Wednesday, 9 July 2014

MS does not mean giving up your dreams

D'hooghe MB, Feys P, Deltour S, Van de Putte I, De Meue J, Kos D, O Eijnde B, Van Asch P. Impact of a 5-day expedition to machu picchu on persons with multiple sclerosis.Mult Scler Int. 2014;2014:761210.

Persons with multiple sclerosis (MS) are less physically active than non-diseased persons and often report low self-efficacy levels. In the context of an awareness project to promote physical activity and participation in MS, we addressed the impact of training for and participation in a unique expedition. Medical events, relapses, and self-reported neurological worsening were followed from 6 months before and up to 4 months afterwards. Validated patient-reported outcome measures were used to assess fatigue, self-efficacy in exercising, walking abilities, and illness perception. Nine participants completed the training, expedition, and observational study. Minor events, relapses, and/or neurological worsening were reported in six participants. The three participants with mild disability and no cardiovascular risk factors or comorbidities were free of medical and neurological events. We found a significant reduction of motor fatigue at last when compared with the first assessment. The reduction tended to be more evident in participants with mild disability (Expanded Disability Status Scale (EDSS) <4 at baseline). Cognitive fatigue, self-efficacy, and self-reported walking abilities did not change significantly. Illness perceptions tended to be reduced over time in the domains of consequences, identity, and concerns. Overall, no major adverse events occurred.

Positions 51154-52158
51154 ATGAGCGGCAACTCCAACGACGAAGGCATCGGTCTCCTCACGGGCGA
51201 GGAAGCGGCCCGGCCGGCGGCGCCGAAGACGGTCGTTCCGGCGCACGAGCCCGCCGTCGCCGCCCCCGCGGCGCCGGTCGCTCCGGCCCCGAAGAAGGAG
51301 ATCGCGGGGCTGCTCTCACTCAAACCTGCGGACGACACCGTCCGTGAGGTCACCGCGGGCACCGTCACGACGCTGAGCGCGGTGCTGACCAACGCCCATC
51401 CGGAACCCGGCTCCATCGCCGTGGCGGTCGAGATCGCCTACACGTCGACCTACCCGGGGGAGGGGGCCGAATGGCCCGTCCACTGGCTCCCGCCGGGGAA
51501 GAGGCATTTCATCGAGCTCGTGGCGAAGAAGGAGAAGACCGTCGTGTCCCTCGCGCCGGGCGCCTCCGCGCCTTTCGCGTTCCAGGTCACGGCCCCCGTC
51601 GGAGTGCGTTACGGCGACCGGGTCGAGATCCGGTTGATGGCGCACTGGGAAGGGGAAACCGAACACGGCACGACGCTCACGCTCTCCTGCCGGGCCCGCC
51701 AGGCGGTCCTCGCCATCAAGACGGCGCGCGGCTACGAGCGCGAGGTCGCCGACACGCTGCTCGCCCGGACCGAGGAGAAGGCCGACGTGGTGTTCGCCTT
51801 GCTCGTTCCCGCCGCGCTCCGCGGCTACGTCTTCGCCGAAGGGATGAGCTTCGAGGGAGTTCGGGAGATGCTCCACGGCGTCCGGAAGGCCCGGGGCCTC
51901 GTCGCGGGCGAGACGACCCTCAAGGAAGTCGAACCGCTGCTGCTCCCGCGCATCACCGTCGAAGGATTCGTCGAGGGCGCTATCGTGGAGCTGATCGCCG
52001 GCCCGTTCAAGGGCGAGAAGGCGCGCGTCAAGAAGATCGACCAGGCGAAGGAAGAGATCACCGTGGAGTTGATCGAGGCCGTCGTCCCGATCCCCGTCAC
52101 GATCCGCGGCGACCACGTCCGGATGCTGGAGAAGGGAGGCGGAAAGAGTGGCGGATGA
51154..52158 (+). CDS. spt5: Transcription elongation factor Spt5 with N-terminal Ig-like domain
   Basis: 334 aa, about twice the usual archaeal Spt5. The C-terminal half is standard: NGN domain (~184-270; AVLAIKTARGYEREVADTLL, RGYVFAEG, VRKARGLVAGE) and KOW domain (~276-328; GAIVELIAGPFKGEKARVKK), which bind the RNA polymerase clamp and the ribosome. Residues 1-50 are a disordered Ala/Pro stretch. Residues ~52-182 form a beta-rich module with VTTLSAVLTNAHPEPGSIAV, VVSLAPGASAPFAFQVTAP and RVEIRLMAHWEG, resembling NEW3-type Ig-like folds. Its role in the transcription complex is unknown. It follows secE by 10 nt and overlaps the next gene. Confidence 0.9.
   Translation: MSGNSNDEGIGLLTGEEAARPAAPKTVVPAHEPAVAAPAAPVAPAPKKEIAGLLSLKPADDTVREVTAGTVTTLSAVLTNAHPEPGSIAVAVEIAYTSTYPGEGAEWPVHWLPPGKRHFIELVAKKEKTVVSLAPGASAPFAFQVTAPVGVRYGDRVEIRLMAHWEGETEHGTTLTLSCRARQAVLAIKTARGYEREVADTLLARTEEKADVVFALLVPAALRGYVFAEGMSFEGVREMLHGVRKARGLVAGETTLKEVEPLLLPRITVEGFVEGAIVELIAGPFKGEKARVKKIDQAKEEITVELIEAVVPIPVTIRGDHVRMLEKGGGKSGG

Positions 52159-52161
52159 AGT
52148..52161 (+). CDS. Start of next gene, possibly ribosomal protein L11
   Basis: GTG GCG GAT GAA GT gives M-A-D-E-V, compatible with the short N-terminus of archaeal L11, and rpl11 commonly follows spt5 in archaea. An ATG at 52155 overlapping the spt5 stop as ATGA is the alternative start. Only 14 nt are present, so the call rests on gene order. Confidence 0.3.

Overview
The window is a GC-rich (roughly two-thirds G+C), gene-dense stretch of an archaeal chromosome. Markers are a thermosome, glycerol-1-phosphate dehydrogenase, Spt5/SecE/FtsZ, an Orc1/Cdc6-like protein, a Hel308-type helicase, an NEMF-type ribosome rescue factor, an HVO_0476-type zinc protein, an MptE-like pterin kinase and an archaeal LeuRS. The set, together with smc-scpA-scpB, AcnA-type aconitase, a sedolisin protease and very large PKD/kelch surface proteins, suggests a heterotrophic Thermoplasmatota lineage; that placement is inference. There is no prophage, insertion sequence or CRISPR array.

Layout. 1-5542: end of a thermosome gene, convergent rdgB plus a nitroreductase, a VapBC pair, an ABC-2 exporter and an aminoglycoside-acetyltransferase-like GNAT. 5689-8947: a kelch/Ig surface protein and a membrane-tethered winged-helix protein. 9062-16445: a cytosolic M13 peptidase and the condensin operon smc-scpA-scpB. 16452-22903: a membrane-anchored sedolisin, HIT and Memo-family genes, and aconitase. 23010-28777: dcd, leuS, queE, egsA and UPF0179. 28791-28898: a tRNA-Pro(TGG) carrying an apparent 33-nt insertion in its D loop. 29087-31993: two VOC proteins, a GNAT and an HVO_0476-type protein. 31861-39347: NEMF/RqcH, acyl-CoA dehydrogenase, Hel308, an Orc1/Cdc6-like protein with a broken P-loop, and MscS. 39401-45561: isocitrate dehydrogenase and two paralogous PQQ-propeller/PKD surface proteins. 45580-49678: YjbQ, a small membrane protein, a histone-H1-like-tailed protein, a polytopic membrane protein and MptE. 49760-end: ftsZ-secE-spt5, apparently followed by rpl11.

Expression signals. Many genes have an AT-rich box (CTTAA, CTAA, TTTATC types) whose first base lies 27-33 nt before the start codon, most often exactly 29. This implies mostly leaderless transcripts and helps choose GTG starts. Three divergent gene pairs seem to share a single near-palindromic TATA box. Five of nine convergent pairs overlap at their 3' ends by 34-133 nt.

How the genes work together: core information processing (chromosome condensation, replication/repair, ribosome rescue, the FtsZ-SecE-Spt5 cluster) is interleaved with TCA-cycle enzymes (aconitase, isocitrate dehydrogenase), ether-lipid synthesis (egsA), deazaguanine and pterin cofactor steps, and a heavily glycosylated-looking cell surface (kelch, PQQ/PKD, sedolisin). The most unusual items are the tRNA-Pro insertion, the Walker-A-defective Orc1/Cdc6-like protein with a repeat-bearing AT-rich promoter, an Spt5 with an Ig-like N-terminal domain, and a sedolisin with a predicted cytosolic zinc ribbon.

Machu Picchu is a 15th-century Inca site located 2,430 metres (7,970 ft) above sea level, located in Peru

MS does not mean giving up your dreams but you may have to think differently how best to achieve them

4 comments:

  1. I set myself challenges - not on the scale of Macchu Picchu, but trying to see as much of the world as possible. I generally do better than expected on the trip but need quite a long recovery period and, annoyingly, it's impossible to predict how long this will be. During this time I have little energy. But what the above study doesn't show is that fatigue isn't just an MS phenomenon - we can forget that travel is tiring for everyone. The difference, I guess, is that MSers can't take chances with travel arrangements. Everything has to be planned to the nth degree, which can be a bore.

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  2. "How can we get a free trip to South America to see machu picchu? Let's take some MSers along and do a "study" in the name of science." Here's a study option. Take a group of MSers to say Chicago in the middle of January and try to navigate the streets at 0 degrees with a 30 mph wind and a foot of snow. Do these people live in the real world?

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    Replies
    1. I'd love to know how they got the funding for this study.

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  3. I'm surprised Macchu Picchu was the choice because I would have thought the lowered oxygen levels would have prejudicial to MSers. I try and go to all sorts of places but I wouldn't consider anywhere that high up.

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